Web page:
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Teaching with wikis to build and share knowledge
Teaching with wikis to build and share knowledge
Teaching with wikis to build and share knowledge
Teaching with wikis to build and share knowledge
Teaching with wikis to build and share knowledge
Teaching with wikis to build and share knowledge
Teaching with wikis to build and share knowledge
Teaching with wikis to build and share knowledge
Teaching with wikis to build and share knowledge
Teaching with wikis to build and share knowledge
Teaching with wikis to build and share knowledge
Teaching with wikis to build and share knowledge
Teaching with wikis to build and share knowledge
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Teaching with wikis to build and share knowledge

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  • 1. Wiki Workshop Using Wikis to Build and Share Knowledge Valerie Thomas & Daoine Bachran English Department
  • 2. <ul><li>Wikis are online writing spaces that allow users to read, create, edit, and share information in an asynchronous setting. </li></ul>What is a Wiki?
  • 3. How do Wikis Work? <ul><li>Wikis are easy to use because they use formatting rules similar to those found in a word processor. </li></ul>
  • 4. What about changes in a Wiki? <ul><li>Wikis keep a record of previous drafts so it’s possible to revert to a previous draft. </li></ul>
  • 5. Who can view your Wiki? <ul><li>Wikis can be viewed by anyone who knows the Wiki web address or only those you invite. They can be edited by anyone you invite. </li></ul>
  • 6. <ul><li>Wikis allow the instructor to move away from being the transmitter of information to a facilitator of information. They allow students to construct knowledge (Mindel & Verma) </li></ul><ul><li>Wikis allow for dialog to occur about a document, research, or project. </li></ul><ul><li>Wikis blur the lines of authorship and ownership and allow for better collaboration (Lamb). </li></ul><ul><li>Wikis allow students to reflect on their learning and understand their learning process (Parker & Chao) </li></ul><ul><li>Wikis are fun for students to use; it breaks the monotony of regular class activities. </li></ul>Why Wiki?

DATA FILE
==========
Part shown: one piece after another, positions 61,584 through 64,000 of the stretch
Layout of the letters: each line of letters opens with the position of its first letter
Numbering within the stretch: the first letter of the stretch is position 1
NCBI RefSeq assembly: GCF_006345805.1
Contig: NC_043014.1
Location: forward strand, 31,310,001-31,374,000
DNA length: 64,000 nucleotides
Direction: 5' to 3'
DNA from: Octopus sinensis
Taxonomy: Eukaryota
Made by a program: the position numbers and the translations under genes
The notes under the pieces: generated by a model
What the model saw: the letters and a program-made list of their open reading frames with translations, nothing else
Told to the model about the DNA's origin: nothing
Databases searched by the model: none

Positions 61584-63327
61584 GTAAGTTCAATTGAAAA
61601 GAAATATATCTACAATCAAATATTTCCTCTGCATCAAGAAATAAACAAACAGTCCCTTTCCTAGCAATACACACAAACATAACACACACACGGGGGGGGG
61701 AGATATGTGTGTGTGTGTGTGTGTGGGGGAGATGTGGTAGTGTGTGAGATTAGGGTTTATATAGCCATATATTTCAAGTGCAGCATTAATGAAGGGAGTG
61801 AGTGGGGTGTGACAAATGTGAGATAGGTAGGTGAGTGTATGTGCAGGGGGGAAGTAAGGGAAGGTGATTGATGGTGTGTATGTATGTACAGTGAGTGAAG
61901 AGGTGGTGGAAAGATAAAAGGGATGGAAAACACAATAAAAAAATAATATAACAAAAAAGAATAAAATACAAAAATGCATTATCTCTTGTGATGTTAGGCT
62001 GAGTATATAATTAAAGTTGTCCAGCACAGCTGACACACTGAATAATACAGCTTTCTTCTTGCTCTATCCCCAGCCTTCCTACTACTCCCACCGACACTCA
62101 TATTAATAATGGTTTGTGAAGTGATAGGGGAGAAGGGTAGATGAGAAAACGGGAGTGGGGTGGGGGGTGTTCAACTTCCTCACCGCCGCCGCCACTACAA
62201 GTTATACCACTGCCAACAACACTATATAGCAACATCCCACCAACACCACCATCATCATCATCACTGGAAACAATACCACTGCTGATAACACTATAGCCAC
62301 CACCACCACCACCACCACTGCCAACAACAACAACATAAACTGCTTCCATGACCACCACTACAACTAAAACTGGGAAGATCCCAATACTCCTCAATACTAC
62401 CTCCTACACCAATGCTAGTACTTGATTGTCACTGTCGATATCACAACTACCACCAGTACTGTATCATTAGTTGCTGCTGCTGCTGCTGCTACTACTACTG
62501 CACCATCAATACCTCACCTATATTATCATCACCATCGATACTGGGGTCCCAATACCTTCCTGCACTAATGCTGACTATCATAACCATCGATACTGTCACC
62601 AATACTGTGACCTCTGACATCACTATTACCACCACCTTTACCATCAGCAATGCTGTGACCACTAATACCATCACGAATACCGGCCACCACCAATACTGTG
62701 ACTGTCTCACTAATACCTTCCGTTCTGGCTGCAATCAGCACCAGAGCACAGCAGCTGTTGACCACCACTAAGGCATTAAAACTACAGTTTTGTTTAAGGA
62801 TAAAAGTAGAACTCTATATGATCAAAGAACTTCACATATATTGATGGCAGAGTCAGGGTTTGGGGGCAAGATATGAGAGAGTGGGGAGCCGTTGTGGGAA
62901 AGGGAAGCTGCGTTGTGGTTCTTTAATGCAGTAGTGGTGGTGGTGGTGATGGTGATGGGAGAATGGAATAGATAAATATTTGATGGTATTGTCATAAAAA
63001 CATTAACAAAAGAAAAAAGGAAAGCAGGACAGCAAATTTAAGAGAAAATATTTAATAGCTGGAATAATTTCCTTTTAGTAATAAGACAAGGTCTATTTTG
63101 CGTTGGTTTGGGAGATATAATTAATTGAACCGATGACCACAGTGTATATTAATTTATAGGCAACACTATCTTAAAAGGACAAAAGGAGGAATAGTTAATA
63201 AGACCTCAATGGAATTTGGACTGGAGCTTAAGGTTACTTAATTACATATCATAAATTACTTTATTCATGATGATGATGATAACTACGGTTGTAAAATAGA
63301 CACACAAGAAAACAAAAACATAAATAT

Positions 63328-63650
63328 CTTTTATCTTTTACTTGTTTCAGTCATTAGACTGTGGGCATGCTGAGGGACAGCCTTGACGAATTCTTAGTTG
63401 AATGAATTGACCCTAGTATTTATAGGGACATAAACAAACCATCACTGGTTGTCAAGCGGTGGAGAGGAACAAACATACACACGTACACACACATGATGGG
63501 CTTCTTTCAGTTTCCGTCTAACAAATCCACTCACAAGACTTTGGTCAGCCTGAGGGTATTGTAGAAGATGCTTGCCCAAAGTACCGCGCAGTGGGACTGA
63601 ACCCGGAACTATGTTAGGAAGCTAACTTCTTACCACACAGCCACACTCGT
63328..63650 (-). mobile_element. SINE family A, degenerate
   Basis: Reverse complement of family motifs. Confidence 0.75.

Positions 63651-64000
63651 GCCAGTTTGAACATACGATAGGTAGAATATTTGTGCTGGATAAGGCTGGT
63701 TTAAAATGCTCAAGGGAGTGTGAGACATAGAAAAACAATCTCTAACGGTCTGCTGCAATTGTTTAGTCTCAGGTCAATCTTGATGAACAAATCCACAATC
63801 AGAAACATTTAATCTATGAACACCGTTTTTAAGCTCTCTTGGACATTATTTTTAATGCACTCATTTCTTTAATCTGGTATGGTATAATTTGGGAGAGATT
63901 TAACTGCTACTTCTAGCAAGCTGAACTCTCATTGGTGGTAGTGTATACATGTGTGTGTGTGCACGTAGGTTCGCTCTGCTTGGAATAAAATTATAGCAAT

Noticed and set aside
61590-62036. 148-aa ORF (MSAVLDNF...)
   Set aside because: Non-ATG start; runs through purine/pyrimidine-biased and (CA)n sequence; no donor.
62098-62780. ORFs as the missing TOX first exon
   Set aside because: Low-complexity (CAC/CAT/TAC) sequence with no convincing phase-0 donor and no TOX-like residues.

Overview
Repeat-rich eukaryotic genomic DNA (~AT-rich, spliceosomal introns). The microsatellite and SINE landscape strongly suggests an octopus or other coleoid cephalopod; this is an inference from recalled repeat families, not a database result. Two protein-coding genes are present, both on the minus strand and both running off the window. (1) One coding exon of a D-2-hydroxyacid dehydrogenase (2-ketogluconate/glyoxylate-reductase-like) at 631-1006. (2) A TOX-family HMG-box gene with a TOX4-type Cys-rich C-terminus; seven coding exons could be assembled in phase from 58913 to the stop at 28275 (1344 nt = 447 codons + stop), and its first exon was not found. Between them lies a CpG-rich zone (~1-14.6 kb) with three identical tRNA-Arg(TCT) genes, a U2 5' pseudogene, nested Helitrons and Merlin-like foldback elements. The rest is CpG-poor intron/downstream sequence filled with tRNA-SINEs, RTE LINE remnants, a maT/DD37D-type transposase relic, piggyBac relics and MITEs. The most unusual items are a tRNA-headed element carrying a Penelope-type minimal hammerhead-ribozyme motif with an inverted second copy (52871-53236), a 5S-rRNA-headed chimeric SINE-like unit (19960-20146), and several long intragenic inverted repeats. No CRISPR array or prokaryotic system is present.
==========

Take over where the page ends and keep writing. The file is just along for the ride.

• 7. <ul><li>Develop a project or paper with peer review </li></ul><ul><li>Provide free-writing space </li></ul><ul><li>Allow group authoring of a project or paper </li></ul><ul><li>Track a group project </li></ul><ul><li>Share research, data, case studies, creative work, etc. </li></ul><ul><li>Allow student-generated review of course material or course notes </li></ul><ul><li>Post literature reviews </li></ul>What Ways Can You Wiki?
  • 8. <ul><li>Build an annotated bibliography </li></ul><ul><li>Create a glossary </li></ul><ul><li>Develop a list of FAQs </li></ul><ul><li>Keep a journal </li></ul><ul><li>Establish policies or initiatives </li></ul><ul><li>Support service learning projects </li></ul><ul><li>Build a webpage </li></ul><ul><li>Brainstorm ideas </li></ul>Other Ways to Wiki…
  • 9. Joe Moxley, USF What Happens in a Wiki? <ul><li>Exchange of information and knowledge </li></ul><ul><li>Harnesses the combined resources of all participants for the benefit of all </li></ul><ul><li>Develops student autonomy and self-directed learning (Mindel & Verma) </li></ul>
  • 10. <ul><li>Structured: instructor develops structure based on predetermined ideas </li></ul><ul><li>Versus </li></ul><ul><li>Unstructured: students determine structure </li></ul>How should I setup my Wiki?
  • 11. <ul><li>Mandate use </li></ul><ul><li>Provide grading scheme </li></ul><ul><li>Provide clear instructions for all work done on the Wiki </li></ul><ul><li>Provide tutorial or demonstrate in class </li></ul>How to get students to participate?
  • 12. How do I track participation? <ul><li>Wikis provide the ability to </li></ul><ul><li>view previous versions </li></ul><ul><li>track edits made by contributors </li></ul><ul><li>view comments by contributors </li></ul>
  • 13. <ul><li>If you have any questions, please contact us at vthomas@unm.edu or bachran@unm.edu. </li></ul>Thank You

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